After a long delay, The Animation Guild (TAG) is negotiating a new union contract with the Alliance of Motion Picture and Television Producers (AMPTP), which represents employers.
Why is this happening now?
TAG’s last master agreement was ratified in 2018 for a three-year term, so it is due to expire. The union’s negotiations with the AMPTP couldn’t begin until IATSE, TAG’s parent union, had ratified its new basic agreement. That (narrowly) happened last month, so negotiations are now underway.
Who is negotiating for TAG?
The committee consists of around 50 volunteers drawn from the union membership. TAG has close to 6,000 active members in all, and most live in Los Angeles.
When will the negotiations last until?
They began on Monday and are due to run until today, December 2. They were supposed to start in June, but were delayed as IATSE’s negotiations with the AMPTP ran on.
Isn’t this just about animation writers?
No, it’s for all artists and workers represented by The Animation Guild. Over the past month, writers have waged a prominent campaign of their own, using the hashtag #PayAnimationWriters. They point out that minimums for live-action writers, who are covered by the Writers Guild of America, are at least double their own: $3,964 to $5,059 per week, in contrast to $2,064 in animation (as of May 1, 2021).
TAG backs this campaign, which has the benefit of offering a clear comparison point between industries: live-action and animation writers essentially do the same job, after all. But the union stresses that it is determined to strike a better deal for all animation jobs, and workers have been demanding this online as part of the campaign #NewDeal4Animation.
So what is TAG asking for, exactly?
The items on the agenda are being kept under wraps for now, as is common during union negotiations, so we don’t know for sure. A central issue: wage increases. The cost of living in Los Angeles has skyrocketed in recent years, but industry wages have not kept up with inflation. Another long-running point of contention among industry workers is how producers commission a single season of a series, but release it to the public as multiple seasons. This means that artists never receive pay increases for second and third seasons because internally their contracts are only for a single season. Streaming contracts, which union members have been talking about a lot, are likely to be another item on the agenda.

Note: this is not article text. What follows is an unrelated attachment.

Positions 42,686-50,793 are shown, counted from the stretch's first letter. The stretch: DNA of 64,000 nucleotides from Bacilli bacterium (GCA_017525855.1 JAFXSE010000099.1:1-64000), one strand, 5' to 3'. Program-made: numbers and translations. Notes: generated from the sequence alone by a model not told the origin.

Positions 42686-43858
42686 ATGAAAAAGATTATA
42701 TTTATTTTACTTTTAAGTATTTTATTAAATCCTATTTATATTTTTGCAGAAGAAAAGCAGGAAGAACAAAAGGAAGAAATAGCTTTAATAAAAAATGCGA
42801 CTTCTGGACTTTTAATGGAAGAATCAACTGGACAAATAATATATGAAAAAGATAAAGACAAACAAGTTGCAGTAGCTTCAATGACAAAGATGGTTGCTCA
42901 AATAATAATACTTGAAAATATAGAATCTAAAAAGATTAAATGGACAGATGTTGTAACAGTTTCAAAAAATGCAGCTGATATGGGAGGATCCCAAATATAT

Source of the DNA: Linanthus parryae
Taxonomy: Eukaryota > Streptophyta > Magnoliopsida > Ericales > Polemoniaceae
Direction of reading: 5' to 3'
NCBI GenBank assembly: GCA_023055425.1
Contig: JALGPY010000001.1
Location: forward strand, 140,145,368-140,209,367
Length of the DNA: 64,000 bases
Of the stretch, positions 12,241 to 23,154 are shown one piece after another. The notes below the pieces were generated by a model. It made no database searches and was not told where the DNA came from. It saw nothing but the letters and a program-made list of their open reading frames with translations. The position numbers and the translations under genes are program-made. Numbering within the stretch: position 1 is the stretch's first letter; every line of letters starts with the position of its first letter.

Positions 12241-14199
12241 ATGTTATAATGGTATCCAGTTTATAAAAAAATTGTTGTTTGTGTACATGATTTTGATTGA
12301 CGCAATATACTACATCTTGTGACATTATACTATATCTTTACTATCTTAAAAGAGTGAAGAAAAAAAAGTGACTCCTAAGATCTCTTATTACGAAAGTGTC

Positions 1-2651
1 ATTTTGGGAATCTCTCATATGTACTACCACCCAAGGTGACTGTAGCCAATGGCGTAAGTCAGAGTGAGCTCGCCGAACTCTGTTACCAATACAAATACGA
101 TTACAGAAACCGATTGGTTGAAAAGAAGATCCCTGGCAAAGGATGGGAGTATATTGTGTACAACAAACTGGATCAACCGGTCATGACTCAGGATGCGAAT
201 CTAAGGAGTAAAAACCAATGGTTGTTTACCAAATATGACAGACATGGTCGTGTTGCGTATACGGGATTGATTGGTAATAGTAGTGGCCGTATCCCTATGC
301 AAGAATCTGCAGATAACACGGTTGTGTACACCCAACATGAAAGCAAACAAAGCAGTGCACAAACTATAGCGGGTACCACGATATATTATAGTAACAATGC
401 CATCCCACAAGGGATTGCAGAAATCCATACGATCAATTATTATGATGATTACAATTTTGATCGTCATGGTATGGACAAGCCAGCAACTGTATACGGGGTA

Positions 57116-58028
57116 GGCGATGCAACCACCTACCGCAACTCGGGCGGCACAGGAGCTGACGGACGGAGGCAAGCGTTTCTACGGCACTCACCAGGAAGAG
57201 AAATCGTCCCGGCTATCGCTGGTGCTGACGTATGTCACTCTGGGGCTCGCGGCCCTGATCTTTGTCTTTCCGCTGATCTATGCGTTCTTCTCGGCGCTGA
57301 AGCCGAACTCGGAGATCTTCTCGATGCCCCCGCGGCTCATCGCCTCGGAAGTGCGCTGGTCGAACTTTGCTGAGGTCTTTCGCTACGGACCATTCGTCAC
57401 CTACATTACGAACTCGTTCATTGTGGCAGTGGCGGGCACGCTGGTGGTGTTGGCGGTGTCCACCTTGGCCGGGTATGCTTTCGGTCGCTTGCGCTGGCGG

What’s wrong with streaming contracts?
The union argues that the terms covering productions for streaming (also referred to as “new media”) are outdated. They are less favorable to workers — reduced minimums, less holiday, etc — as they were agreed back when streaming was a far smaller, riskier business.
Now it is hugely profitable and animation is central to many platforms’ content slates, so TAG believes it is time to revamp this part of the agreement. Jim Soper (character designer on Looney Tunes Cartoons) captured the sentiment with an illustration:
Small screens no longer mean small budgets. #streaming is thriving, and #animation is a big part of it. We deserve a better contract to reflect this growth!#NewDeal4Animation #WeAre839 #WePowerAnimation #newmedia #AnimationGuild pic.twitter.com/6msvPedcub
— Jim Soper (@JimSoper4) December 1, 2021
Is anything else different from the 2018 negotiations?
As we know, animation weathered the pandemic well, with teams continuing to work almost uninterrupted from home. Some live-action shows even turned to the medium to produce episodes when their sets shut down. There is a sense among many animation workers that their efforts in the past 18 months should be recognized. Some union members have said that they sense more interest in the negotiations this time around.
Image at top: “The Mitchells vs. the Machines,” which was released on Netflix this year